- The Washington Times - Thursday, November 17, 2011

Seventy-seven different federal government programs simultaneously attempt to address the needs of the poor. The cost of these programs is climbing faster than Social Security, Medicare or defense. The welfare issue hasn’t been touched in over 15 years, so it’s past time to streamline this overlapping and wasteful mess.

On Thursday, Sen. Jim DeMint introduced the Welfare Reform Act, hoping to instill some fiscal responsibility. The South Carolina Republican told reporters that, “As we focus on our welfare system, we have to accept the fact that we have not solved the problem, that we have discouraged self-sufficiency. We have more people in poverty now than we did 10 years ago.”

According to Mr. DeMint, federal spending on all welfare programs, which includes Medicaid, Children’s Health Insurance Program, Temporary Assistance for Needy Families, Head Start and food stamps, costs taxpayers over $700 billion in 2011. Sen. David Vitter, Louisiana Republican, explained that, “We had significant and meaningful welfare reform in 1995. But it was one program only, one of 77. And we’re due for another installment of positive welfare reform, particularly in the midst of this debt crisis.”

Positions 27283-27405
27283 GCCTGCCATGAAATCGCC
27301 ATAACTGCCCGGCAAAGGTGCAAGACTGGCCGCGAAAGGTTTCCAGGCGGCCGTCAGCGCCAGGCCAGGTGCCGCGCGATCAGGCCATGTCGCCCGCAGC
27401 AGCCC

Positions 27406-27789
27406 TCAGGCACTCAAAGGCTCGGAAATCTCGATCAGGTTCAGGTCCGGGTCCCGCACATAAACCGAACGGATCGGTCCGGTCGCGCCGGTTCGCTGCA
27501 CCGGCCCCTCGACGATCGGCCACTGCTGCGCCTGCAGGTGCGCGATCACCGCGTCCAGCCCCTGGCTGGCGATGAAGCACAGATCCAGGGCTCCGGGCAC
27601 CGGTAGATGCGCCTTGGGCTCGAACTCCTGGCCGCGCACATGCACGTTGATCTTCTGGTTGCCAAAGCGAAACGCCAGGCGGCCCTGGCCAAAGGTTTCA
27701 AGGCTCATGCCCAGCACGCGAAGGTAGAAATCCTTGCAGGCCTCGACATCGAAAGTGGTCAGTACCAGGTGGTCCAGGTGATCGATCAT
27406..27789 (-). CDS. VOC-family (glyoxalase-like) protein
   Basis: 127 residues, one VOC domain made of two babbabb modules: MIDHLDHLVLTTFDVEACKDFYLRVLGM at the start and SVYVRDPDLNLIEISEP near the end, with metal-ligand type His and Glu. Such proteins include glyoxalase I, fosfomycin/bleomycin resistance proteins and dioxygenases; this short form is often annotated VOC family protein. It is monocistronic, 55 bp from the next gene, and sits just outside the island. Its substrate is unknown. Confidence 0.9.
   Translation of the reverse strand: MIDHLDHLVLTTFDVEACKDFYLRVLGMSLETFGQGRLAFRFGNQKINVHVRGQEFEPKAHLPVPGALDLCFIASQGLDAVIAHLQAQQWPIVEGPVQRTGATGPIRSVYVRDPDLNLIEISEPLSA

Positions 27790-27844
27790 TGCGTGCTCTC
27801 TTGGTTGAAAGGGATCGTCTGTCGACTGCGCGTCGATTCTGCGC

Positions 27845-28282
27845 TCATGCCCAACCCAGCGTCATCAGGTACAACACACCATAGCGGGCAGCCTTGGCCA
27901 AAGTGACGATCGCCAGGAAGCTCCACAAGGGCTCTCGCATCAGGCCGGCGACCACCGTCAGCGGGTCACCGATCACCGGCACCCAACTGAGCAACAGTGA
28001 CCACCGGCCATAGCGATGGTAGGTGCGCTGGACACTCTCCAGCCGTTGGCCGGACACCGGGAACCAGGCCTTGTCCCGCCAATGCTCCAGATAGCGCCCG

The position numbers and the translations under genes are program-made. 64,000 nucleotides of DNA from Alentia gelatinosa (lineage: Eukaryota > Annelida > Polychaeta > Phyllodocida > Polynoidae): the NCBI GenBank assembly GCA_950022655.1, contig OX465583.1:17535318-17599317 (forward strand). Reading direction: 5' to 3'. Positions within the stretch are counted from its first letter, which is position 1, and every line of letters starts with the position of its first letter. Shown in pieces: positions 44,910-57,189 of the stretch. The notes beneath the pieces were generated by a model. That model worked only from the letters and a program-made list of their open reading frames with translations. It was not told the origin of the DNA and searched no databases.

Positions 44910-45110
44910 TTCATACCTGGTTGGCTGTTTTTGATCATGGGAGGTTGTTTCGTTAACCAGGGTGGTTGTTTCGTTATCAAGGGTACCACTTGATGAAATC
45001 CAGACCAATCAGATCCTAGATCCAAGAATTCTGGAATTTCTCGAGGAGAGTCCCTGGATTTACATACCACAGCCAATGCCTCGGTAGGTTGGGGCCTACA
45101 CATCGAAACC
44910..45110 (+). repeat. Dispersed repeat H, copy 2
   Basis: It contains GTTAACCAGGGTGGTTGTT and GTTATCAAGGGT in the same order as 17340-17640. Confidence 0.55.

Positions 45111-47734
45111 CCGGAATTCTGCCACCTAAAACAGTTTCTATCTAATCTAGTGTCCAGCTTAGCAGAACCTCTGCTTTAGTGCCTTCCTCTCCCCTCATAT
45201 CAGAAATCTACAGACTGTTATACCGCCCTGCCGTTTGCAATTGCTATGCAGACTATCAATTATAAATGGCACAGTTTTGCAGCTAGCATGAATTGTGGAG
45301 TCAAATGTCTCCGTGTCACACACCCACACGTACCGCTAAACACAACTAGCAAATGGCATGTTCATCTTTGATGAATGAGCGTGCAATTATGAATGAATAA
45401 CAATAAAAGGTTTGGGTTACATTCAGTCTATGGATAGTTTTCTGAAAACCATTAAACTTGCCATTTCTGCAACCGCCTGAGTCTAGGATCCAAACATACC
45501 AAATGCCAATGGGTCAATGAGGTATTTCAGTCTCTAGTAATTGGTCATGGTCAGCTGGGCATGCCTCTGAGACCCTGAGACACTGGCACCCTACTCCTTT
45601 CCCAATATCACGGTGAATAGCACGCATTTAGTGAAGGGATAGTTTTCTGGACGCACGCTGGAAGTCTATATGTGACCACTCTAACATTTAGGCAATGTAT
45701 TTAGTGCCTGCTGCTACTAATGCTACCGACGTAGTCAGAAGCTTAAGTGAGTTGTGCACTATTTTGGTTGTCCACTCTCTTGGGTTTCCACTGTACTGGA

The Senate legislation would cap spending on these programs at pre-stimulus levels (indexed for inflation), which the Heritage Foundation estimates would save $2.4 trillion over 10 years. Federal welfare funds would start to be block granted to states that reduce poverty and increase self-sufficiency. The president would be required to disclose in his annual budget the total cost for the 77 programs. The Department of Agriculture would be forced to stop allowing food stamps to be used at fast food restaurants.

In April, Rep. Jim Jordan, Ohio Republican, introduced this welfare reform legislation in the House, where it awaits consideration.

Republican presidential candidates have also taken up the cause. In a debate in Texas earlier this month, Newt Gingrich and Herman Cain each offered their own take. The former House speaker wants all programs tied to some requirement, saying, “If you are an able-bodied person and you are getting something for nothing, then we are pretty stupid for giving it to you.” For example, he would tie federal unemployment benefits to work-training programs.

Both Mr. Gingrich and Mr. Cain want to block grant welfare funds to the states, with the flexibility to modify the programs to meet specific needs. The former Godfather Pizza CEO would change the unemployment process so that each time someone loses a job, he would get half the length of benefits as the last time. “You make it a diminishing benefit because that’s going to make you work a little harder to get out there and try and find a job,” he explained.

There are a lot of excellent reform ideas on the table. Members of the supercommittee are struggling to agree on even the tiniest savings in the annual $3.6 trillion budget. Meanwhile, we know there’s no way 77 government programs with the same general purpose aren’t filled with waste and duplication.

These conservative plans would do more to empower people to rise out of poverty and dependency than the current bloated system of handouts.

Emily Miller is a senior editor for the Opinion pages at The Washington Times.

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